Moscow, July 20 (Reuters): Russian President Vladimir Putin is in the “last chance saloon” over the Ukraine crisis but appears to be doing little to get out of it.
Since Malaysia Airlines flight MH-17 was brought down, Putin has been under intense international pressure to persuade pro-Russian separatists accused by the West of shooting it down to stop fighting.
But for now he seems more intent on bluffing his way through than on trying to use this pivotal moment to emerge as a peacemaker.
There is also no sign of a major change of tack by the Russian leader since the airliner was brought down on Thursday.
Putin, who denies supplying arms to the rebels who have risen up against Kiev’s rule of Russian-speaking east Ukraine, has made muted calls for a ceasefire and demanded an independent investigation in telephone conversations with western leaders.
But there is no sign of any change in the rebels’ behaviour and the President has made no public appeal to them or called for new moves to tighten controls at Russia’s border, where Washington says arms are getting into Ukraine.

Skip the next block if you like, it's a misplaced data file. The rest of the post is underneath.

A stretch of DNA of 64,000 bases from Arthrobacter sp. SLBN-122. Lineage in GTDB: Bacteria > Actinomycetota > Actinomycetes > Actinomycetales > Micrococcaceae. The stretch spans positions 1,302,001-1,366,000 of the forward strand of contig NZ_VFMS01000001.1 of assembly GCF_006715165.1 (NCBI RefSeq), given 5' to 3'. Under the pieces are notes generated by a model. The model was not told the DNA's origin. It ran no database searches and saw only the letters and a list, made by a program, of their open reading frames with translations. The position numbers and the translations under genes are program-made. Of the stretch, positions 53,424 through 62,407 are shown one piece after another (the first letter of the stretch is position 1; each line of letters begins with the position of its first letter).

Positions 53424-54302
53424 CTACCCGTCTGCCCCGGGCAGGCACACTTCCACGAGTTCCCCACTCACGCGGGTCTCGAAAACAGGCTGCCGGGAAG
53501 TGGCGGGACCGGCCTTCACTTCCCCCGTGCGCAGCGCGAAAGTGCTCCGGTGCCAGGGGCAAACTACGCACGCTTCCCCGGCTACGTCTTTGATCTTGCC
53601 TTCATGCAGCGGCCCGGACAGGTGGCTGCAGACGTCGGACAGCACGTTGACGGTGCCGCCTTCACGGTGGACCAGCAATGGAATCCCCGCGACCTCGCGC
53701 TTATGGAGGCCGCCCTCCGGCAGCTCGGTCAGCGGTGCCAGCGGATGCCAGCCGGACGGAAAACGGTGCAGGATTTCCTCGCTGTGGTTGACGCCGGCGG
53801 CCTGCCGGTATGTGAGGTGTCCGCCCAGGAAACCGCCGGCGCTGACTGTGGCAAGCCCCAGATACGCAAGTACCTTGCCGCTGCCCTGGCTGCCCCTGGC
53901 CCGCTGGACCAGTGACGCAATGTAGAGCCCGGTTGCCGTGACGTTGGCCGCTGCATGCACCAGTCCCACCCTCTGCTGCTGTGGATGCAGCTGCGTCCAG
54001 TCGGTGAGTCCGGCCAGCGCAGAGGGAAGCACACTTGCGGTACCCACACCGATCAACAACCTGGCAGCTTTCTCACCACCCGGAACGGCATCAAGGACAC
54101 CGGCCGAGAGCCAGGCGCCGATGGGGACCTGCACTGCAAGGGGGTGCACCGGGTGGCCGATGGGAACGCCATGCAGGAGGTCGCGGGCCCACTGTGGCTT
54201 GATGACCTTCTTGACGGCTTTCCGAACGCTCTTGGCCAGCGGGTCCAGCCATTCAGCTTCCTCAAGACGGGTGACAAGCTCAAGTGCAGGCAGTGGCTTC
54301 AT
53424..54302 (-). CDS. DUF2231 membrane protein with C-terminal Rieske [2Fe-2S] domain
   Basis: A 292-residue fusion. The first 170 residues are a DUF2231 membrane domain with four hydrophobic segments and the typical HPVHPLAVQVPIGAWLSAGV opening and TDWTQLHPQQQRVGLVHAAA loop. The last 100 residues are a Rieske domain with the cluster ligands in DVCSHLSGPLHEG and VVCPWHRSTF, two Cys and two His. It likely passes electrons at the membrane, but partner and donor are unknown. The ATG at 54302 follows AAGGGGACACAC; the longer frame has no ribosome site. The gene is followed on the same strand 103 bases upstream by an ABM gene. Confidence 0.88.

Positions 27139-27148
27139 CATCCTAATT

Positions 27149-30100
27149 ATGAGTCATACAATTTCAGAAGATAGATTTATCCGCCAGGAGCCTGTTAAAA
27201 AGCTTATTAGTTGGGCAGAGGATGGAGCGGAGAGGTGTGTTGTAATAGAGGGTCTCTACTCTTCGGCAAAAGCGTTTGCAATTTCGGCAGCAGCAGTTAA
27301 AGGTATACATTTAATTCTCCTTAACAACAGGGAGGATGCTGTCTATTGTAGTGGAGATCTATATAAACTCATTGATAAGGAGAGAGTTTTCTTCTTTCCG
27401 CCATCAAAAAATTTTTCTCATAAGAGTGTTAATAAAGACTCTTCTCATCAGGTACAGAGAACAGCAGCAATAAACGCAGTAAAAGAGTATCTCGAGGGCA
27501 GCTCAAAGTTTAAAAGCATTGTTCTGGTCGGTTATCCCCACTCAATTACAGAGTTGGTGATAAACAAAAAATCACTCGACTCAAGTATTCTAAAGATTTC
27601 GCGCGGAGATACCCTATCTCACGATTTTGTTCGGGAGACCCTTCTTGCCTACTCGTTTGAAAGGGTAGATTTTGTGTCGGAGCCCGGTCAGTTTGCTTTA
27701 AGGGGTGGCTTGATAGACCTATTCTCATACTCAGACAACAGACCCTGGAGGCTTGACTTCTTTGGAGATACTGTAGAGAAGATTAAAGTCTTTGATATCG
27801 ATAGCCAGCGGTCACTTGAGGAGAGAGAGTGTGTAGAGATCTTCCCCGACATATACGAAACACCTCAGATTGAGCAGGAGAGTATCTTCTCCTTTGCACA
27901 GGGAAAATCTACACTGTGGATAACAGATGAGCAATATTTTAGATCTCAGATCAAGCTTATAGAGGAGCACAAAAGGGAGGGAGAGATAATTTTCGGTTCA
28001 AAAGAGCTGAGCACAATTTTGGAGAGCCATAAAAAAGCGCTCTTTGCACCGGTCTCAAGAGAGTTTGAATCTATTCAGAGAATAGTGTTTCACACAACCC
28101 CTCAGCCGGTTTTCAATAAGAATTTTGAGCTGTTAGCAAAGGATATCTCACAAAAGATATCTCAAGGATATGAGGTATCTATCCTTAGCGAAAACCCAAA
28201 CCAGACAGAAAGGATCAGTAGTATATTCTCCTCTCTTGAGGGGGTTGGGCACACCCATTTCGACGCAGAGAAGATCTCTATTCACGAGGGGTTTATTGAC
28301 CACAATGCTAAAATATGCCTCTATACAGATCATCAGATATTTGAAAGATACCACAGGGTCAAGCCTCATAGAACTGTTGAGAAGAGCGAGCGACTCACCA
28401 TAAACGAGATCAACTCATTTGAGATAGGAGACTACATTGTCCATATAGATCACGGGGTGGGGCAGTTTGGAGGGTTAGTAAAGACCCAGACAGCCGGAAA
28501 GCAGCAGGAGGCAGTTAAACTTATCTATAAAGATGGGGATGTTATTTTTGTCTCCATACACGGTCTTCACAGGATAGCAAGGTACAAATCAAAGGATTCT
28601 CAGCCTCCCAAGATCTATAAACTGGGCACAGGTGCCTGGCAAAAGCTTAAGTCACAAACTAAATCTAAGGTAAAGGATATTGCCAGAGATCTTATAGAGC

Most Russian media are painting a very different picture of events to western leaders and Putin’s allies have rallied around him, blaming the incident on Ukraine’s pro-western leaders and accusing Washington of orchestrating events in Kiev.
The former KGB spy is being pushed into a corner by statements by western leaders that this is his last chance to do something to end the crisis in Ukraine or face more sanctions.
But some Russian experts warn that this is a risky move that could backfire on the West. If you drive a man like Putin into a corner, they say, he will more often than not come out fighting.
“This is a dangerous game,” said Gleb Pavlovsky, a former Kremlin spin doctor, suggesting Putin would find it hard to justify backtracking on Ukraine to a domestic audience fed for months on media propaganda reminiscent of the Soviet era.